Live Panel – Monitoring and Evaluation of Off-grid Energy Systems in Developing Countries


Title: Monitoring and Evaluation of Off-grid Energy Systems in Developing Countries

Time & Date:

Thursday August 6th starting 10:00 AM (Eastern Time) ending: 11:15 AM (Eastern Time)


As electricity access in developing countries continues to make significant gains, it is important to understand the impact these interventions have on the communities they are intended to serve. These impacts can be understood through monitoring and evaluation programs. Monitoring provides information on whether or not the intervention is performing as planned, and evaluation provides information on whether or not the intervention is achieving the desired results. In this panel, experts from industry and academia will discuss the approaches, methods, results, and future of monitoring and evaluation programs in the context of electrification.

Confirmed Speakers:

Dr. Rebekah ShirleyFeatured as an ESI Africa Power and Energy Leader in 2019 and named Africa Utility Week’s 2018 Outstanding Young Leader in Energy, Dr. Rebekah Shirley is the Chief of Research at Power for All, where she works to improve access to high-quality data and insights for the energy sector. Her work explores models for integrated energy planning and opportunities for catalyzing decentralized energy markets in sub Saharan Africa and South Asia. Rebekah earned her PhD from the Energy and Resources Group at the University of California, Berkeley where she also previously obtained her MSc. Energy and Resources and a MSc. Civil Engineering. She has over 12 years of experience in power systems research and analysis. Rebekah is a University of California Chancellor’s Fellow and has won grants from institutions such as the Department of Energy, the Mott Foundation, and the Rockefeller Foundation that support her work. Rebekah is also a Visiting Research Fellow at Strathmore University, in Nairobi, Kenya, where she lives. Energy Access Dividends: Evaluating the Impacts of Decentralized Energy Solutions in sub Saharan Africa
Kat HarrisonKat Harrison is Director at 60 Decibels leading the energy and impact work. 60 Decibels is a tech-enabled social impact measurement and customer intelligence company, spun out of Acumen. Using their Lean DataSM approach, they collect social impact and customer feedback data through phone surveys and other methods through 330+ trained 60 Decibels Researchers in 35+ countries speaking directly to customers, employees, or beneficiaries in local language, to understand their lived experience. Kat developed the sector’s first impact benchmark through the Lean Data work in energy; 60 Decibels’ flagship sector. She was previously Associate Director of Impact at Acumen and Director of Research & Impact at SolarAid where she developed and managed the award-winning research and impact work there. Kat Chaired the Impact Working Group of the global off-grid energy sector association (GOGLA) from 2013-17, leading the development of the standardised Impact Metrics for energy access. Impact measurement and customer insight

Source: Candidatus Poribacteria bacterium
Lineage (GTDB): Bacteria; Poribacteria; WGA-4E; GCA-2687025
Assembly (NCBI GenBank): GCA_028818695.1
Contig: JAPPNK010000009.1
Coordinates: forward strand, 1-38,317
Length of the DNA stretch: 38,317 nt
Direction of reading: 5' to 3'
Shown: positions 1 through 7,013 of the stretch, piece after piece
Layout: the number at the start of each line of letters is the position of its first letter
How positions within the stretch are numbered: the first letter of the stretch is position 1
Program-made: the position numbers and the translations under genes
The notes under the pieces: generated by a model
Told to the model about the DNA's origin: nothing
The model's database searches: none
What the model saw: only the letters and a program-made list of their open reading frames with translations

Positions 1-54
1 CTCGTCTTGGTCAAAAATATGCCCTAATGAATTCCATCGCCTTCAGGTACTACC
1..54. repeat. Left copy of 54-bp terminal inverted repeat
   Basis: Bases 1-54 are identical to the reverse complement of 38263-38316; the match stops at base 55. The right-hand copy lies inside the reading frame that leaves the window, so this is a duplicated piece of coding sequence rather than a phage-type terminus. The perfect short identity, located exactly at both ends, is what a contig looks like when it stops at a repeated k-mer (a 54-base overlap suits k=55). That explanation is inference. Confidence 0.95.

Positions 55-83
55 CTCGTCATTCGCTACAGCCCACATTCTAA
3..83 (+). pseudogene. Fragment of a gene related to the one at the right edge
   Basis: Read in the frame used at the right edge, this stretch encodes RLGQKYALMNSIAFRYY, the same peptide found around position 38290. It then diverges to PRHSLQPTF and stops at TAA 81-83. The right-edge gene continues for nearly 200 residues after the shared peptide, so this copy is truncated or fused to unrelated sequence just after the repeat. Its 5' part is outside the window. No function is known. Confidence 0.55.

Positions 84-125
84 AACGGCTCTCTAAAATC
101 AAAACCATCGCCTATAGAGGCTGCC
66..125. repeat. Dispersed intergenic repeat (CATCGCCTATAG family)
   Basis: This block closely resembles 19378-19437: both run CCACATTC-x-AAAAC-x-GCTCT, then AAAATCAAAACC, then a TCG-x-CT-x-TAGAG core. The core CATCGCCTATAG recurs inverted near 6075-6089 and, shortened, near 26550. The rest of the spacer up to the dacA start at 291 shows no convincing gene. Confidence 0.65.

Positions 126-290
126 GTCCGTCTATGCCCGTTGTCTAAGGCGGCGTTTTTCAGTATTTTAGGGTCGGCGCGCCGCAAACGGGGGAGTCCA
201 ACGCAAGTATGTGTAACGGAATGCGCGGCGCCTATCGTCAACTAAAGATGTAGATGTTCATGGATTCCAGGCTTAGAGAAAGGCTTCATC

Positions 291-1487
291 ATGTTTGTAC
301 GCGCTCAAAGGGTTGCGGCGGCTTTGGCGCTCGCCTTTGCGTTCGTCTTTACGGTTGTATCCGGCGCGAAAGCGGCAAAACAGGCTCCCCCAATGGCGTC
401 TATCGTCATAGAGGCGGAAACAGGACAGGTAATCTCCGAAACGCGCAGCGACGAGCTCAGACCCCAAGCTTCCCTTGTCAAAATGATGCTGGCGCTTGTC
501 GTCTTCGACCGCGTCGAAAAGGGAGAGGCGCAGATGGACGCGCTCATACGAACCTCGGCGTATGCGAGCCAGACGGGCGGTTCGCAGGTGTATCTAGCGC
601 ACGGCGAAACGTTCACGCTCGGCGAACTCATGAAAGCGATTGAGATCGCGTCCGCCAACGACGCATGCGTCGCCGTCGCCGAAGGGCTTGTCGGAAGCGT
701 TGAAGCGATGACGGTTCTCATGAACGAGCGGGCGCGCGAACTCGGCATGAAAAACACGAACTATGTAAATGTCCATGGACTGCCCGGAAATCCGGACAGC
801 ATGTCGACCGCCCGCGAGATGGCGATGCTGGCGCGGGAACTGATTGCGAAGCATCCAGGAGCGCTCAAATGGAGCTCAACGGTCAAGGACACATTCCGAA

Aran EalesAran Eales is a Research Associate in the Energy for Development research group at the University of Strathclyde, currently working as solar microgrid developer on a Scottish Government funded project in Malawi. His research experience and interests are centred on off-grid energy systems in Sub-Saharan Africa, including techno-economic modelling, business models, market assessments and social impact, as well as productive uses of energy and modern energy cooking systems. He has a background in engineering and spent 10 years in the small wind and solar PV private sector before joining academia. He is currently completing his PhD on Solar Microgrid Social Enterprises. A Toolkit Overview and Lessons from the Field in Malawi
Dr. Aparna KatreAparna is an Associate Professor and Cultural Entrepreneurship Program Director at the University of Minnesota Duluth. Her research interests are at the nexus of entrepreneurship, strategy, and design for social change and sustainable development. With a focus on emerging economies, she studies women entrepreneurship for poverty alleviation and issues at the nexus of energy, water, and food in remote communities, particularly examining the sustainability of village energy solutions. She has provided leadership in the areas of strategy, organizational change management, business process improvement, and program management at Global Information Technology consulting firms. Lessons from Measuring Sustainability of Community-Owned Energy Solutions in India

Note: Please also see the details on the pre-recorded SESDC panel: Humanitarian Technologies and Projects at the 2020 PES GM in the official program.